The president, himself, mentioned that police negotiators had to wait in line to talk to the hostage taker just because some reporters were interviewing the hostage taker. Clearly our police always gave deference to media recognizing the power of media to get back at authorities for obstructing them from exercising their freedom to do their job.

Luchi Valdes of TV 5 said “You may fear us, as you profess you do, but we fear one thing-we fear the loss of credibility,” she said further, “If you ask us what sanctions are in place, it’s the vilification of the audience we serve. When we are vilified, which we currently are, this is a sanction for us.”

Now that’s a real fine sanction which seems to work and rely only upon the perception and in the conscience of the wrong doer.

Media mentioned that it does not bode well for the future of press freedom under the Aquino administration. Another spokesperson for media said that journalist will not hesitate to go to the streets “to express our sentiments.

I think the president should stick to his guns and do what has to be done notwithstanding overt and veiled threats coming from media sectors. I hope that the senate would enact laws to curb the overzealous practice of press freedom by our local practitioners. There is an opportunity to curb the excesses of a rowdy and rambunctious media which heretofore have gotten away sensationalist treatment of news, callousness to the need of uplifting audience taste sand moral values and the bamboozling and whipping of persons and institutions contrary to their self interests and political leanings. It does not bode well for the Aquino administration to be at odds with media but he’s gotta do what he’s gotta do.

It’s about time we tame the beast, not to become like meek and bleating ovine but to become eagles with courage and vigilance in their roles as purveyors of truth flying well above the pettiness of men.

Jay Lazaro’s (my nephew) comment:

As consumers of media in its many forms I think one obvious way to act against the misplaced ardor of organized news media is to stop patronizing it. Unfortunately I think it has become a vice shared by many of us (myself included) to immediately tune in to the best and most up-to-date (and even most daring) coverage of any newsworthy event. We have effectively transformed a need for information into a macabre fascination bordering on voyeurism. It is reality TV pushed to its logical, fanatical extreme. People can debate about which end is wagging which i.e. whether the networks are just giving their viewers what it is they are asking for and vice versa but the fact still remains that something has got to give.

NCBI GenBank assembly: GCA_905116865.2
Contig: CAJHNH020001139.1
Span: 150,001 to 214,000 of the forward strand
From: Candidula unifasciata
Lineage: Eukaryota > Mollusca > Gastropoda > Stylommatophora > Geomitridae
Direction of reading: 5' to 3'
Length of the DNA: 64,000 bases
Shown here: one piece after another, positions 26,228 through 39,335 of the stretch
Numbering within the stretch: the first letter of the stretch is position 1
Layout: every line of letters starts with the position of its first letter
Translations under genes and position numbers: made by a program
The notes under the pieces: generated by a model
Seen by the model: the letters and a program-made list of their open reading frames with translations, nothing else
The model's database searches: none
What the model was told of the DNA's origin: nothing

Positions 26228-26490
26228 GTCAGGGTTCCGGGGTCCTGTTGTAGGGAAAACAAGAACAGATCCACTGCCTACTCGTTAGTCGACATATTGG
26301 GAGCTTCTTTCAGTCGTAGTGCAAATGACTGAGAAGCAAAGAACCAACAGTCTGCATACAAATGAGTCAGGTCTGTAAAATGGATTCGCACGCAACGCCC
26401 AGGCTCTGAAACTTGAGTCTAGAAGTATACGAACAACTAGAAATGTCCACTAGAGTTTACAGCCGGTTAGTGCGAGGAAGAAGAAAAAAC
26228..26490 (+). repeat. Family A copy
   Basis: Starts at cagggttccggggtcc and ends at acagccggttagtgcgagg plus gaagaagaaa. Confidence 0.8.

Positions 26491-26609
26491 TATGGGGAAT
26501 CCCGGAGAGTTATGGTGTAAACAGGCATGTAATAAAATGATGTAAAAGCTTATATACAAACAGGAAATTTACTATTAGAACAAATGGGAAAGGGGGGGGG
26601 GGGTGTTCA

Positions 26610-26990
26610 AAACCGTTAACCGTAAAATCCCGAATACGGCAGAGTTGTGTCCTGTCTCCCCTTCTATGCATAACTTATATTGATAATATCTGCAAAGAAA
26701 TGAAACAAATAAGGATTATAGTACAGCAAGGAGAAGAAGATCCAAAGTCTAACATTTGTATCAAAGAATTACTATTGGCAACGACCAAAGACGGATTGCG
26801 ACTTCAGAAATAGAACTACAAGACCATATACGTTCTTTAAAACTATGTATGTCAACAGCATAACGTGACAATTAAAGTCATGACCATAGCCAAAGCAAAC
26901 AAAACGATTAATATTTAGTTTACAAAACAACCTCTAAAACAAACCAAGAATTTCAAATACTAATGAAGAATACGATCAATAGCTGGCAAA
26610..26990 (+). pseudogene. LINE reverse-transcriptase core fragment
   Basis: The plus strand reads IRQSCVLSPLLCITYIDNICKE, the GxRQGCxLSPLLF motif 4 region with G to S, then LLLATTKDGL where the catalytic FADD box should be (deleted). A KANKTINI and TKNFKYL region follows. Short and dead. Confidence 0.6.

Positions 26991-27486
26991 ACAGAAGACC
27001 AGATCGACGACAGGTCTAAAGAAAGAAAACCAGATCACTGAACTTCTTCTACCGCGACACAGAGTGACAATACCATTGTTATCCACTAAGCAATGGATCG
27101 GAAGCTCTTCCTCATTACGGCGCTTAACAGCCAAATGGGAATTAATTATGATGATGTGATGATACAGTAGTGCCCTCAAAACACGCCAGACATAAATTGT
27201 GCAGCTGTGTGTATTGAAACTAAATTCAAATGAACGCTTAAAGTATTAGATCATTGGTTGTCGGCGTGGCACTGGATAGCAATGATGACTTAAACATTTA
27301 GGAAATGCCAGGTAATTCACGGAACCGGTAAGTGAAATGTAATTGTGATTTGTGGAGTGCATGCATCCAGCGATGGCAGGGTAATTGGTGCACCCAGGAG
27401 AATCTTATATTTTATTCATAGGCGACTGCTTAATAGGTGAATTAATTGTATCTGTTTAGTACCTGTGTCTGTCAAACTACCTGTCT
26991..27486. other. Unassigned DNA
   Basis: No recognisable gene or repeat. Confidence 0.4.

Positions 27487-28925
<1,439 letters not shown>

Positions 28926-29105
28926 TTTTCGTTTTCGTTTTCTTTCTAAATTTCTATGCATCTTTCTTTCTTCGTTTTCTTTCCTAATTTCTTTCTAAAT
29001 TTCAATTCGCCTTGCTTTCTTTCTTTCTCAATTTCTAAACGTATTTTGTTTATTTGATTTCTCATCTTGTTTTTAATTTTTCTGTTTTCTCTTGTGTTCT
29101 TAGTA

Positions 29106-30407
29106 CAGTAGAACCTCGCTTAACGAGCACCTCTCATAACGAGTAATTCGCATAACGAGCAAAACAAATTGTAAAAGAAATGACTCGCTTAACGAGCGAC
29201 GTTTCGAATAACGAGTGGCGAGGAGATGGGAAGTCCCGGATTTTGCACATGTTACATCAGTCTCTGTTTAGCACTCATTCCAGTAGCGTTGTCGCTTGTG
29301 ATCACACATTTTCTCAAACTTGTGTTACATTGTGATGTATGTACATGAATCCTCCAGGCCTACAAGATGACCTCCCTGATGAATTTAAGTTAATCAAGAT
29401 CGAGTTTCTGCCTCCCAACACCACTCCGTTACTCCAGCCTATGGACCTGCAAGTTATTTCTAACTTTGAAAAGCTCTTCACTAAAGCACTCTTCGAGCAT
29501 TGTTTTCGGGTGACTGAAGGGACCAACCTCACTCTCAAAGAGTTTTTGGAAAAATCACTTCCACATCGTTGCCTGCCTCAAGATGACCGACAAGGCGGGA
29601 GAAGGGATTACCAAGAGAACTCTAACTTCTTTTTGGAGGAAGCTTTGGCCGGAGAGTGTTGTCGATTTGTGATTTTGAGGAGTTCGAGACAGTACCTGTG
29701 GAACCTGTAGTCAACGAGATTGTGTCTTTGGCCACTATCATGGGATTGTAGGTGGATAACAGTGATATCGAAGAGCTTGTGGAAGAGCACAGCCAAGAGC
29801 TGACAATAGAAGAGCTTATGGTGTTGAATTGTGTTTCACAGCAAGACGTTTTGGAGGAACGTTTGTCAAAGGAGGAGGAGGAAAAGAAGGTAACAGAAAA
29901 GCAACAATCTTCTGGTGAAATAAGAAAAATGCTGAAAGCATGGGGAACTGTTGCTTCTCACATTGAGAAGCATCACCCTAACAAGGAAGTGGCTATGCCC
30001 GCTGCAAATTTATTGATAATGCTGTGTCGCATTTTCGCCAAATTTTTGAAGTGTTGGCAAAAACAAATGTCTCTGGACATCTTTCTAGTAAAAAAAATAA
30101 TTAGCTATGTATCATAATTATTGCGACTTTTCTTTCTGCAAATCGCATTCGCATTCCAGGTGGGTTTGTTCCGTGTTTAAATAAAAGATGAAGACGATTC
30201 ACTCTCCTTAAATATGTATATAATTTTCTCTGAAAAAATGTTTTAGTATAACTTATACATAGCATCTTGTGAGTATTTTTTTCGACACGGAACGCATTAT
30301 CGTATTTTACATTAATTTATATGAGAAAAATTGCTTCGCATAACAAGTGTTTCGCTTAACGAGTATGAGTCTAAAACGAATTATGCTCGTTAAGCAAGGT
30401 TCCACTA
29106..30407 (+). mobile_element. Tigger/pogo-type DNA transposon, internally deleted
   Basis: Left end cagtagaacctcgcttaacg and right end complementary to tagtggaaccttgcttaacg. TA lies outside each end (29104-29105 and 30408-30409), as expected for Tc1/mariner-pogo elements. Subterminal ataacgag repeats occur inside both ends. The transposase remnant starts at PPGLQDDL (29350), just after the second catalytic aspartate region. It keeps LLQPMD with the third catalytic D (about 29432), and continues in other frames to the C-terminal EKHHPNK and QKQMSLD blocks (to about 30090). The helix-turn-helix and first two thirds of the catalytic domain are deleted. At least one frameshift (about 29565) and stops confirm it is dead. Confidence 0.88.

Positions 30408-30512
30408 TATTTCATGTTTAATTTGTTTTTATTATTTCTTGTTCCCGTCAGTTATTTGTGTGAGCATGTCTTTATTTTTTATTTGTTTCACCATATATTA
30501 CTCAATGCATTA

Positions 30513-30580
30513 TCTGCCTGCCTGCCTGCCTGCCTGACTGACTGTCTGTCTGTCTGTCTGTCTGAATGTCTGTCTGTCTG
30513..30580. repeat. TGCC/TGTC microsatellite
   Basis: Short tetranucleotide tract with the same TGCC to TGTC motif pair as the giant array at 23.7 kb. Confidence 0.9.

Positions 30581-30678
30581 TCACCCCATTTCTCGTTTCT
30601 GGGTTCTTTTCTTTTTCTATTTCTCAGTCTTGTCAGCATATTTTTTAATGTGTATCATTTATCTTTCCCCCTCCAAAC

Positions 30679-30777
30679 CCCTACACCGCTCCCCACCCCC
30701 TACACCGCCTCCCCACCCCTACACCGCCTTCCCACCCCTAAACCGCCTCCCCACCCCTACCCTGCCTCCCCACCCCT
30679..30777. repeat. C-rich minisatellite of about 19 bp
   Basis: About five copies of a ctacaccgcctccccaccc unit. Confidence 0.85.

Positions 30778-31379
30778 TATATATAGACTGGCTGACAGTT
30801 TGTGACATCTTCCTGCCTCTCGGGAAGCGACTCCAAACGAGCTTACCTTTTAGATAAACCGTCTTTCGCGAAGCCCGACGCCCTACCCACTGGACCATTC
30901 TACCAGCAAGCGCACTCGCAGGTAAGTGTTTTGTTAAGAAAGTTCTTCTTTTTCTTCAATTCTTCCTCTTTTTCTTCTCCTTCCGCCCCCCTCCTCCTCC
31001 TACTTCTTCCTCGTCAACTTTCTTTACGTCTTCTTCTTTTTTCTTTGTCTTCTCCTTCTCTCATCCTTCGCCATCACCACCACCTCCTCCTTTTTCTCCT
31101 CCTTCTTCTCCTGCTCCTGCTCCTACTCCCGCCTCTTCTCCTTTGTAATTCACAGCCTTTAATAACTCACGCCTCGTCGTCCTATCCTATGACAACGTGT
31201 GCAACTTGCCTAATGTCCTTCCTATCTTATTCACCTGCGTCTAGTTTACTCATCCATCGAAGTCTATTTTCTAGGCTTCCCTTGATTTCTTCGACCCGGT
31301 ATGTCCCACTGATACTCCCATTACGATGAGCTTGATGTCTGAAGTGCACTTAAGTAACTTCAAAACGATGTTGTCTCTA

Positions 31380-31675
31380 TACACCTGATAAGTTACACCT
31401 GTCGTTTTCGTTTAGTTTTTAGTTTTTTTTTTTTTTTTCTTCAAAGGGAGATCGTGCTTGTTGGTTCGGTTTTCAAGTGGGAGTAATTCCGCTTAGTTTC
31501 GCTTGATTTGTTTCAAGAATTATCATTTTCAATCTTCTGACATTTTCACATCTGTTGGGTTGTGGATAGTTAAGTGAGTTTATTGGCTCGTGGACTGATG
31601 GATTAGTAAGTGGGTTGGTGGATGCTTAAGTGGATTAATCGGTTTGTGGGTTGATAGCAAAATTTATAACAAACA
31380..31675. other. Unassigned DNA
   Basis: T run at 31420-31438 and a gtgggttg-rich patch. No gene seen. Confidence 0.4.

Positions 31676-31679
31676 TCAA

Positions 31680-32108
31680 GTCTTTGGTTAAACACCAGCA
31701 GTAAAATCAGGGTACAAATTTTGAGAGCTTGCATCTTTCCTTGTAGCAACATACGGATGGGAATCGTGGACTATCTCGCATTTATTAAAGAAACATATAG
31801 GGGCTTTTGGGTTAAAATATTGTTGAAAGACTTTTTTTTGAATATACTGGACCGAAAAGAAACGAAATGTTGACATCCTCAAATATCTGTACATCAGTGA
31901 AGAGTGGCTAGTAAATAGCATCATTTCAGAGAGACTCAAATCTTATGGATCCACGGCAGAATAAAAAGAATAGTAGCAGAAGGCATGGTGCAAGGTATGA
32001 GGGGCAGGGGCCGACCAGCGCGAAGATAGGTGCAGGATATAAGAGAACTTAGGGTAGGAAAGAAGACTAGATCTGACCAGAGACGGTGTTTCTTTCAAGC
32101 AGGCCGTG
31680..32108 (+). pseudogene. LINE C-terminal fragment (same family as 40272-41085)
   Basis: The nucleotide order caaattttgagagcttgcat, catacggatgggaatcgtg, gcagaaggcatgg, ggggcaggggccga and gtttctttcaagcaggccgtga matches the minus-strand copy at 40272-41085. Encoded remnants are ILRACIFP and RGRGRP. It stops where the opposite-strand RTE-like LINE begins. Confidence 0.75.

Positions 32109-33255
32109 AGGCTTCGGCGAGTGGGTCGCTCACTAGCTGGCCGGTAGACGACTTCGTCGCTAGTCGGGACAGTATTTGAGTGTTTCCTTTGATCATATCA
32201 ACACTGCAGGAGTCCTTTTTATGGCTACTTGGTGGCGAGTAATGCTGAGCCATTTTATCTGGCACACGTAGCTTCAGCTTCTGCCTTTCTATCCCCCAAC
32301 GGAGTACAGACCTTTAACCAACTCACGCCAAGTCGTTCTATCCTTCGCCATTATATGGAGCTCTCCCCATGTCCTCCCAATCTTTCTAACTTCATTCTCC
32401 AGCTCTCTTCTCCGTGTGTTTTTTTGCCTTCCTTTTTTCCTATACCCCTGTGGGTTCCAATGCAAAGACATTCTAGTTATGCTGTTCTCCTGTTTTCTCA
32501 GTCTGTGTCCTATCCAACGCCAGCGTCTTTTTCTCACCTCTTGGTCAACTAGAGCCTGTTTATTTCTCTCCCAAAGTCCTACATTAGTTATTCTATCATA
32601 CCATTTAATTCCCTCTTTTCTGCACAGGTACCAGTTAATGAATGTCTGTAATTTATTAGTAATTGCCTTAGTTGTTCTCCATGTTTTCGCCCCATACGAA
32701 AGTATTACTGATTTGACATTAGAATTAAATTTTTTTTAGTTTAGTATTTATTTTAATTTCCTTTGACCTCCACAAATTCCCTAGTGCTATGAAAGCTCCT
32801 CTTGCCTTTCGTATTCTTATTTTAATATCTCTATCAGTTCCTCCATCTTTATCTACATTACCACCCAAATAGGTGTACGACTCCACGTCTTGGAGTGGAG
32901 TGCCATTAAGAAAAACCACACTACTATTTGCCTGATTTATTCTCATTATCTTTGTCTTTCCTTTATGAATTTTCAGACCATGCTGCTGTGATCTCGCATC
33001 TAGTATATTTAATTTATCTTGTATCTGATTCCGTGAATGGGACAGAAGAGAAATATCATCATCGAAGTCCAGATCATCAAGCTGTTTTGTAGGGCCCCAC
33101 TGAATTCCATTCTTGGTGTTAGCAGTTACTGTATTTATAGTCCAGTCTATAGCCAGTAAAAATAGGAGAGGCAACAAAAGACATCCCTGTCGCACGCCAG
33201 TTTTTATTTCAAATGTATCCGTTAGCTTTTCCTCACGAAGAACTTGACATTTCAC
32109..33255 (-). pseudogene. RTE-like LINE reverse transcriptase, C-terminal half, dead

(Ironically, the net effect is that the kind of media we "want" is the kind of media we get.) Either extreme position will have its patrons among the libertarians on the one hand and the closet fascists on the other; as is often the case, we end up with endless debates and not enough action. Rather than worry about what the government or the networks ought to do/not to do, maybe it is best to start with ourselves and the viewing habits and choices we have developed over the years.

A Rejoinder:

Media consumption is addictive and as you said, unfortunately, it has become a vice, a fascination that mesmerizes all of us. Media men have become experts at their craft and would know every trick to entice the audience to get ratings even at the expense of propriety and good taste.

To stop patronizing media is like throwing out the baby with the bath water. The essentials of media such as an information source, as an entertainment for all (masses and elite), as a didactic help, as a vehicle for expressing opinions or as a tool to enjoin the audience towards a worthwhile cause are truly useful to society and at this time we cannot do without.

Giving in completely to what the audience wants is an abdication of their responsibility towards their audience. I shudder at the thought of media taking a cavalier attitude towards the consequences that inadvertent media exposures can inflict on their audiences. Are they being naive about the power that they have in their hands?

Isn’t it a sordid situation that we find ourselves in? The kind of audience we have evolved into, whether libertarians or closet fascists, have been moulded by the kind of media fare that assault us daily and that we willingly take in. Media, especially television, is such a potent influence on our culture, moral values, social conventions, work ethics, ideals, aspirations. It also contributes to whatever pride that make us confident and the guilt that gives rise to self deprecation...a feeling of less worth which so characterizes many of our countrymen.